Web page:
• What blasphemy is this!? "Check Out This Hybrid Direct Impingement AK by Tinck Arms from Polenar Tactical"--Guns America Digest. The article explains that "the rifle doesn’t use a true direct impingement gas system, but a hybrid system using a remote short-stroke gas piston." Nevertheless, "[w]hat Tinck Arms achieved with the combined gas systems is a free-floating barrel, to make an AK shoot without the characteristic barrel whip. And because the piston system is separated from the bolt carrier, it also produces noticeably reduced recoil." 
  • Weapon retention techniques for handguns--a compendium of articles. First, some comments. While there are certainly concerns about retaining a pistol as one is drawing it or has drawn it, most of the articles deal with persons attempting to snatch the weapon from the holster. These are further split into two basic scenarios: an attempt by a person to your front, and an attempt by a person to your rear. 
    Because police officers are routinely forced to interact at close or contact distances with criminal suspects, the majority of the articles pertain to law enforcement. But one of the consequences of this is that the articles almost universally assume that (1) the firearm is being openly carried and (2) the person is using a holster utilizing multiple retention systems making it difficult for someone to snatch the weapon in the first instance.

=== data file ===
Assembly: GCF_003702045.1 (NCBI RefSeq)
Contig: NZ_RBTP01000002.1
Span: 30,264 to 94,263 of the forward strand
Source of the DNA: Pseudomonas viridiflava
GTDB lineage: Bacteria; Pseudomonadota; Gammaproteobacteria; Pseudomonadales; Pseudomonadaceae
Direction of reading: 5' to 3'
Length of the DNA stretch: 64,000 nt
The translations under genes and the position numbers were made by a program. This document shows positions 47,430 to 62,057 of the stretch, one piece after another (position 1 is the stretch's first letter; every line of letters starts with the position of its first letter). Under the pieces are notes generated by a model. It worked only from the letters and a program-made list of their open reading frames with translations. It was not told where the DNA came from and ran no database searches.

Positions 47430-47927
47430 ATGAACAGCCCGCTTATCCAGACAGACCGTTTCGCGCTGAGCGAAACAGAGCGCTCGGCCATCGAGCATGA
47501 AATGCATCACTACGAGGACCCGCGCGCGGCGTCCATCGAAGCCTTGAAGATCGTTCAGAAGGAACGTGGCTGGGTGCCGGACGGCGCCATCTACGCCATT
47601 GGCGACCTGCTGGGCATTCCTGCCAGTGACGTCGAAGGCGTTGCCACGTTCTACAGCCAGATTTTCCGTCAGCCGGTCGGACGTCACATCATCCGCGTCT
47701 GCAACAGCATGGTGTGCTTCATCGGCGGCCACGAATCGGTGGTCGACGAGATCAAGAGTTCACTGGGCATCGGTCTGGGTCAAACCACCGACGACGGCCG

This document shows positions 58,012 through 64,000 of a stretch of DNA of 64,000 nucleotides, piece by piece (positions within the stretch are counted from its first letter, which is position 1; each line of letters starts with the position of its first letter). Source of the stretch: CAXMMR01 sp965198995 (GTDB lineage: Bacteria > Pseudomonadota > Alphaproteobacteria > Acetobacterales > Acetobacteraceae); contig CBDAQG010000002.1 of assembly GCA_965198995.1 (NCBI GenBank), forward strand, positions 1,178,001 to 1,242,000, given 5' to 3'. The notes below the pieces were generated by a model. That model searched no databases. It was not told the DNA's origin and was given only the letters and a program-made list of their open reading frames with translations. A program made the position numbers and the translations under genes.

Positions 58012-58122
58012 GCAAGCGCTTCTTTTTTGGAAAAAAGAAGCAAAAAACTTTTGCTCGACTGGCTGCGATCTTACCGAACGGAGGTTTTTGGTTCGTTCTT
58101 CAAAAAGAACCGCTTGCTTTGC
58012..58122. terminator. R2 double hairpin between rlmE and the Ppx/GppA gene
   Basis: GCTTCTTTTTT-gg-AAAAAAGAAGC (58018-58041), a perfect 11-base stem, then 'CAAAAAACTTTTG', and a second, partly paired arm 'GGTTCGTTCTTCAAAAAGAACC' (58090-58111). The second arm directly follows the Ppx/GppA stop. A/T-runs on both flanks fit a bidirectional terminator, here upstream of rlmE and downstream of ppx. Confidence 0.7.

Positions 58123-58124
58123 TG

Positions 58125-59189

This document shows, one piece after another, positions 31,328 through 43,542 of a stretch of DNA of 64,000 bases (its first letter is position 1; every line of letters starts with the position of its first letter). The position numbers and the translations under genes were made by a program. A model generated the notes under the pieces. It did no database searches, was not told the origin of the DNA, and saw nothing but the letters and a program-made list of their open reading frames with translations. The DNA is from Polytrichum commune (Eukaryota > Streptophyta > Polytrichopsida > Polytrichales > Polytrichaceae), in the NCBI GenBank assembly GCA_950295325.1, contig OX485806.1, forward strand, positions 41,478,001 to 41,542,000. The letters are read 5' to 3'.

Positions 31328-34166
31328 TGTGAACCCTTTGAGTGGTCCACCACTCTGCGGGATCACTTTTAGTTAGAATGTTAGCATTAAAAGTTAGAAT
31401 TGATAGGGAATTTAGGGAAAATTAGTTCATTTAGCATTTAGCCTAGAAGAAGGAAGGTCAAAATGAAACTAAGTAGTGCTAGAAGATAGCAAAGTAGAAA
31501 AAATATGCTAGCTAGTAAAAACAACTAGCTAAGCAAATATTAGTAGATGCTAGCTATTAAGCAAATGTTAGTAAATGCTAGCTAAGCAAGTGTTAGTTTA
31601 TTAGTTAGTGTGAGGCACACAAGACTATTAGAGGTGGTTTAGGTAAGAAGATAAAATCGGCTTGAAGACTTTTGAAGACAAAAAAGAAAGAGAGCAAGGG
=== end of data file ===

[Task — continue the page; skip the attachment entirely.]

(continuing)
Neither is the case with most concealed carriers. Holsters generally have some means of preventing a firearm from falling out such as a friction fit, a retention ("thumb-break") strap, or, if made of Kydex or similar, molded to hold the trigger guard. These types of holsters are intended to maximize speed of the draw stroke and any retention system in them is simply to keep the weapon from falling out of the holster. Some of these holsters, because of the angle in which they are carried, may be more difficult for someone to snatch, but are not really designed for that purpose.

    For these reasons, the best method for the civilian (i.e., non-law enforcement) carrier to avoid having his or her pistol snatched is to conceal the weapon. If the criminal does not know of the pistol, he or she cannot snatch the pistol. Moreover, not only does good concealment prevent the criminal from snatching the pistol, it gives the concealed carrier an advantage on when and how to bring a weapon into play, potentially providing the opportunity to get inside the criminal's OODA loop.